Regarding the government's flagship health program, Barrio Adentro, the picture is more mixed. To be sure, a considerable number of Venezuelans have benefited directly from the services of this program. On the other hand, the program's growth has been accompanied by a decline in resources allocated to the conventional functions of the public health system, generating a crisis in many traditional health services, such as hospitalization and the prevention of endemic diseases. According to the Ministry of Health, only 28 percent of hospital beds in the public health system are currently in operating condition, and the number of cases of malaria and dengue fever have skyrocketed, growing by 94 percent and 203 percent, respectively, since 1999. The positive effects of Barrio Adentro must be weighed against the collapse in the broader public health system. It is precisely because of this mixed picture that most Venezuelan health indicators do not show significant improvements -- and some show worrying deteriorations.

When it comes to the distribution of income, there are two series based on major surveys carried out by Venezuelan statistical offices. One of them, the Central Bank's Household Expenditure Survey, shows a substantial deterioration in the share of income accruing to the lowest quintile between 1997 and 2005, and the second one, produced by the National Institute of Statistics, shows a moderate increase. The improvement in the National Institute's results appears to be due to some questionable methodological decisions taken by the agency in its calculation. The World Bank, using the same base data as the National Institute, found that the share of income received by the poorest quintile declined from 4.1 percent to 3.7 percent between 1998 and 2005 -- a period for which the National Institute reported that it increased from 4.1 percent to 4.6 percent. (At the time of this writing, neither the World Bank nor Venezuela's Central Bank had produced estimates for years after 2005.)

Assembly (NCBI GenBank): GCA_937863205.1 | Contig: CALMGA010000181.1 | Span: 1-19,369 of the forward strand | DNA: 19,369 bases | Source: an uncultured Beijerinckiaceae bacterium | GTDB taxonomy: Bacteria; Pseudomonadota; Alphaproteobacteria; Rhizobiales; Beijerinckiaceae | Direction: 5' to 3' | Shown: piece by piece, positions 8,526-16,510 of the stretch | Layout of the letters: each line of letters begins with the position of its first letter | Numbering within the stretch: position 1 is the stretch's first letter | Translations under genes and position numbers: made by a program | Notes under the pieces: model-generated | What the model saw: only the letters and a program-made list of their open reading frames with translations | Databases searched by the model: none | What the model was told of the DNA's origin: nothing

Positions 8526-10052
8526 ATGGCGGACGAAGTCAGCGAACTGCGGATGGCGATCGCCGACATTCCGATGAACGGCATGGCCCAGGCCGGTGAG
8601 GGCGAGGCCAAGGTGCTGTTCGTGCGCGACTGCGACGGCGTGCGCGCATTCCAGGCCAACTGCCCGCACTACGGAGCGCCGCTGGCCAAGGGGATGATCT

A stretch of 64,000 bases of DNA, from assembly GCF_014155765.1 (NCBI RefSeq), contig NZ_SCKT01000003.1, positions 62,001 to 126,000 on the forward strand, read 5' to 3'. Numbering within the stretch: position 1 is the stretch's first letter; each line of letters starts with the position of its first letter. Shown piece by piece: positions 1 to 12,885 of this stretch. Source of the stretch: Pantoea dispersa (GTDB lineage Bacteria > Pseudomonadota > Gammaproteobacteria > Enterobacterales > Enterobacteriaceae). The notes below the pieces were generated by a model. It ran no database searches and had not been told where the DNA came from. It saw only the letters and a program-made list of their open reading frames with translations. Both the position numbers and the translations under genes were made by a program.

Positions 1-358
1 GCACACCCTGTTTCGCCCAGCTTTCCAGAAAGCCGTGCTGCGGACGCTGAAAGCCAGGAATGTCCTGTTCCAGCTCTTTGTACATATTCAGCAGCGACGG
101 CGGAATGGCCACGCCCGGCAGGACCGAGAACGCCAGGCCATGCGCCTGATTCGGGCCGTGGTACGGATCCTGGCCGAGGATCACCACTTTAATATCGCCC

The ambassador has pointed to survey results indicating that Venezuelans are satisfied with the state of their democracy and the direction of the country. There are at least two reasons to take these results with a grain of salt. First, responses to such questions tend to be significantly correlated with economic growth, which has been quite high since the current oil boom began. Second, there is growing evidence that Venezuelans do not feel free to express their political opinions. A 2006 Associated Press survey, for example, found that only 42 percent of Venezuelans were "very confident" that their votes in that year's elections would be kept secret. These misgivings have their roots in the publication five years ago by government supporters of the names of 3.5 million Venezuelans who signed a recall-referendum petition against Chávez. The list was widely used to threaten public-sector workers so that they would withdraw their signatures and to ensure that opposition sympathizers would not have access to public-sector jobs. In our recent research, my co-authors and I have shown that signers of the recall-referendum petition received significantly lower incomes than nonsigners after the dissemination of the list.

Whether one looks at the rate of poverty reduction, the evolution of spending patterns, or the performance of health and social-development indicators, the evidence paints a consistent picture of an administration that has not effectively prioritized the well-being of Venezuela's poor.